Once limited to physical presence, nexus now exists because of your economic activity in a particular state. For SaaS companies, this means you could be over economic nexus thresholds (i.e., the dollar amount or a number of transactions required by states to collect and remit sales tax) without even realizing it. This lack of compliance with economic nexus laws could cost you in back taxes and penalties.
As a SaaS company, you can meet the economic nexus threshold by selling a certain number of software subscriptions in a state to only a handful of customers. These thresholds vary by state, but economic nexus thresholds essentially mean “even if you do not have a physical presence in a state, if you pass a state’s economic threshold for total revenue or number of transactions in that state, you’re legally obligated to collect and remit sales tax to that state.”
Considering that SaaS companies typically charge a monthly subscription amount, one customer can create 12 transactions. In short, you can exceed the transaction threshold with only 17 customers in a state.
Stay proactive with economic nexus law thresholds to collect and remit sales tax in the right areas. Research economic nexus nuances by state for SaaS companies. For example, sales and use tax does not apply to SaaS in California. But in Texas, 80% of a SaaS company’s revenue is subject to sales tax.
A sales tax professional can also help you determine the economic nexus thresholds in different states with your SaaS product. By understanding what constitutes sales tax compliance by state, you decrease tax liability as you scale into new markets (e.g., you’re using PPC [pay-per-click] ads that cause users to purchase in different states). An automated sales tax tool can also tell you if you meet economic nexus thresholds in any state.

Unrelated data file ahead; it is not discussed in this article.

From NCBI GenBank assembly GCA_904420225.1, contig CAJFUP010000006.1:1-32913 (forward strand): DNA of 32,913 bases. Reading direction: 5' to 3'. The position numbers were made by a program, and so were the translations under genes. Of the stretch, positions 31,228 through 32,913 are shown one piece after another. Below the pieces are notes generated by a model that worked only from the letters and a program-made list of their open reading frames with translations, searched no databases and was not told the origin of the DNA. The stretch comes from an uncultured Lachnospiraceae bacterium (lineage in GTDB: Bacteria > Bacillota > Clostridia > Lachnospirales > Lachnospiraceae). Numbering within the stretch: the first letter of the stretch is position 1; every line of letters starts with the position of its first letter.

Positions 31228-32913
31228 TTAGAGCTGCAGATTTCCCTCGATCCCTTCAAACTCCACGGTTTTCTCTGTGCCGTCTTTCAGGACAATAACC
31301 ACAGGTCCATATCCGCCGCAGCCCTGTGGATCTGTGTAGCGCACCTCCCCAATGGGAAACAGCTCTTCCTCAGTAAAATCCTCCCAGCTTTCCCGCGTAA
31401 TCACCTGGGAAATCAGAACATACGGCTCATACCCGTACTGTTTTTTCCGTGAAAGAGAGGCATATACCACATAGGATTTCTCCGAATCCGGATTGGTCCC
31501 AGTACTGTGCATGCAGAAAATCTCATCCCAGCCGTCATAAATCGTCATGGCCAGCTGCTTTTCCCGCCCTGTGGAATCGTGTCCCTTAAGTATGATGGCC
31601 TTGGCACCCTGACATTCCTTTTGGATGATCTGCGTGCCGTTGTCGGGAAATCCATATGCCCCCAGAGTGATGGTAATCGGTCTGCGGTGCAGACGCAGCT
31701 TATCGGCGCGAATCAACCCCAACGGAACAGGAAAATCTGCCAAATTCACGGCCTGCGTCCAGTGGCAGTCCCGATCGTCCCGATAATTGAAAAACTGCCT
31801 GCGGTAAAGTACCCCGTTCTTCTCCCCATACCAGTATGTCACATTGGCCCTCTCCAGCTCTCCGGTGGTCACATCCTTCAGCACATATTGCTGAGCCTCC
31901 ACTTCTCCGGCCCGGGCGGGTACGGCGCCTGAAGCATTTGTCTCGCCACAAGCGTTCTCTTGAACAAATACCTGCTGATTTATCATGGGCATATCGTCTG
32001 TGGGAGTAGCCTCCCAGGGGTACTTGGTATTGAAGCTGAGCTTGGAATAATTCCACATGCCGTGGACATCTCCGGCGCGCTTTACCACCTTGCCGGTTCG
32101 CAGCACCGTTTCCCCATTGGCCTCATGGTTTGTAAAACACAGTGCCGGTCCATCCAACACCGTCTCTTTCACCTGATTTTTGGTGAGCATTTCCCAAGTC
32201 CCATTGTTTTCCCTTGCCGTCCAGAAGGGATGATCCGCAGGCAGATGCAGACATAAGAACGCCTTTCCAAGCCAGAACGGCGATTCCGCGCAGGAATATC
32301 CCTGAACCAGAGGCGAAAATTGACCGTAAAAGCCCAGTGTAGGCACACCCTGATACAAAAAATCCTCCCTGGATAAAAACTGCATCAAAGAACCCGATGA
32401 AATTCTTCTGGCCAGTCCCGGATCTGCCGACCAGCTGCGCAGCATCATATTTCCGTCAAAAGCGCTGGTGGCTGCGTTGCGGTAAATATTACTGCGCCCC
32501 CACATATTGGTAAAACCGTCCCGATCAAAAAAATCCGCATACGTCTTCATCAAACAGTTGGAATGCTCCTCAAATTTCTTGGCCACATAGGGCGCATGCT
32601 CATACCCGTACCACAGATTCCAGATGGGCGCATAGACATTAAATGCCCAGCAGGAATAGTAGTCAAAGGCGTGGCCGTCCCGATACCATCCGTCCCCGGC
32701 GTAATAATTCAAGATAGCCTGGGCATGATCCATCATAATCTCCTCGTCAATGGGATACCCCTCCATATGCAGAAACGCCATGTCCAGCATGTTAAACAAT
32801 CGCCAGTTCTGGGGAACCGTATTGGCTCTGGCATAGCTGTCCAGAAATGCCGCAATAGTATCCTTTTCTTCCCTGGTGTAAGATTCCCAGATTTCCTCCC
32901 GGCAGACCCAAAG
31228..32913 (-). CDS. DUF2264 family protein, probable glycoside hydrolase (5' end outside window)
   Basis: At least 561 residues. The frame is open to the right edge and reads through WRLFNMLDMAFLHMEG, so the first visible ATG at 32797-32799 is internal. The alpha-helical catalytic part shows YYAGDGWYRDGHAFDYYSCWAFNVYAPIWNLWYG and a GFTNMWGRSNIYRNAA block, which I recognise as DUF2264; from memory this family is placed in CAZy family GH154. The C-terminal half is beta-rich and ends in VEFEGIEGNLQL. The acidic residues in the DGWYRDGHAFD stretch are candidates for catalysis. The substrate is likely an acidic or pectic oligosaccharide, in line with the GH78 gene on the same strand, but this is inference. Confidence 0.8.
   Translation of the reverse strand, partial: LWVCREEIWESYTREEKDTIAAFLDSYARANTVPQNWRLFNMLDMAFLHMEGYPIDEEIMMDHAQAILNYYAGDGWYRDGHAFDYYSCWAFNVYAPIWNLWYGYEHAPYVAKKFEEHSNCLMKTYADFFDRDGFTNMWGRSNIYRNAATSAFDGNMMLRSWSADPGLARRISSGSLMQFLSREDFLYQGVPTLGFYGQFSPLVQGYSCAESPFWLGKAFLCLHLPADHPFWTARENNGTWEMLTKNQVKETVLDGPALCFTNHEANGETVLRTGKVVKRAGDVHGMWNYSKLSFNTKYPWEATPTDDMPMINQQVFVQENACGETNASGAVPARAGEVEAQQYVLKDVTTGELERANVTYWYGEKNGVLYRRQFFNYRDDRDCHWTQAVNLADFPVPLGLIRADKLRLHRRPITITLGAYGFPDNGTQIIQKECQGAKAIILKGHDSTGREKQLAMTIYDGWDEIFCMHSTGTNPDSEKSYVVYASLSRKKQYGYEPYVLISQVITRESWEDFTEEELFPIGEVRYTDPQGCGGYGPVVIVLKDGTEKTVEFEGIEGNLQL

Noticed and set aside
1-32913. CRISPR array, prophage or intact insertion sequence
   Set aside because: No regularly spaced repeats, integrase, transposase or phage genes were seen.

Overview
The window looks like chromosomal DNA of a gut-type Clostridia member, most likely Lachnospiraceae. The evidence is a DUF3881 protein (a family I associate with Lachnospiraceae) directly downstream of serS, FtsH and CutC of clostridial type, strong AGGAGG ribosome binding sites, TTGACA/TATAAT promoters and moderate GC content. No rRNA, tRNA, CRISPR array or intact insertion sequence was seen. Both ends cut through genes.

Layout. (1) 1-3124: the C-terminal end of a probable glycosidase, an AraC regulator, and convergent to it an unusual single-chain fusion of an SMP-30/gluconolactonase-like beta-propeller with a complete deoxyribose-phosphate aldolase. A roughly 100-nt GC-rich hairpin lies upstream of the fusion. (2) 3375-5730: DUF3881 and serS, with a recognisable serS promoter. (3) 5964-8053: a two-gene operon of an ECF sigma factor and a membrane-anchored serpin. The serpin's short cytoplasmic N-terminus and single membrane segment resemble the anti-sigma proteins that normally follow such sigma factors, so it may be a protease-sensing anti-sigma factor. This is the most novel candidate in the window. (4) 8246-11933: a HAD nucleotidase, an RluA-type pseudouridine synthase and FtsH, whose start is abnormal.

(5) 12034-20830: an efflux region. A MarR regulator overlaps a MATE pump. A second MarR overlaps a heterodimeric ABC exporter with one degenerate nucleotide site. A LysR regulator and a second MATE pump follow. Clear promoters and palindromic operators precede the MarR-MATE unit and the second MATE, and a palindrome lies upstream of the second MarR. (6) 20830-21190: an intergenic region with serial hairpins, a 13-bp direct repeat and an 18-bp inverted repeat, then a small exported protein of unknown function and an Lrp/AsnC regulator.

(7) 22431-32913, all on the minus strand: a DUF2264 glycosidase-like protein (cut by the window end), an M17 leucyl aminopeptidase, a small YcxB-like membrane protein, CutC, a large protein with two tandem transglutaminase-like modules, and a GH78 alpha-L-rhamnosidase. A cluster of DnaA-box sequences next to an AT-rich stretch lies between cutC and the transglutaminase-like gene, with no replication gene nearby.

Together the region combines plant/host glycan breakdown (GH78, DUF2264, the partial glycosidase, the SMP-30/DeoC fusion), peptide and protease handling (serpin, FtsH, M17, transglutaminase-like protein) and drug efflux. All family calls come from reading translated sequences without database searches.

Reduce time-consuming and costly mistakes
If you have to manually calculate, collect, and report sales tax for your SaaS product, you not only risk collecting the wrong amount of state and local sales tax, but you also risk making mistakes on your sales tax returns. You would then have to spend hours trying to remedy the errors. These errors can also be expensive if they require you to pay back taxes.
Say that you accidentally calculate and collect the wrong amount of sales tax on your SaaS service. You’d have to manually calculate and pay back the difference in sales tax. Even if it’s a small amount per sale, that’s still a percentage of profits lost. Also, as you manually collect sales tax and fill out returns, you could miss the deadlines for filing returns or fail to account for the right frequency for each state.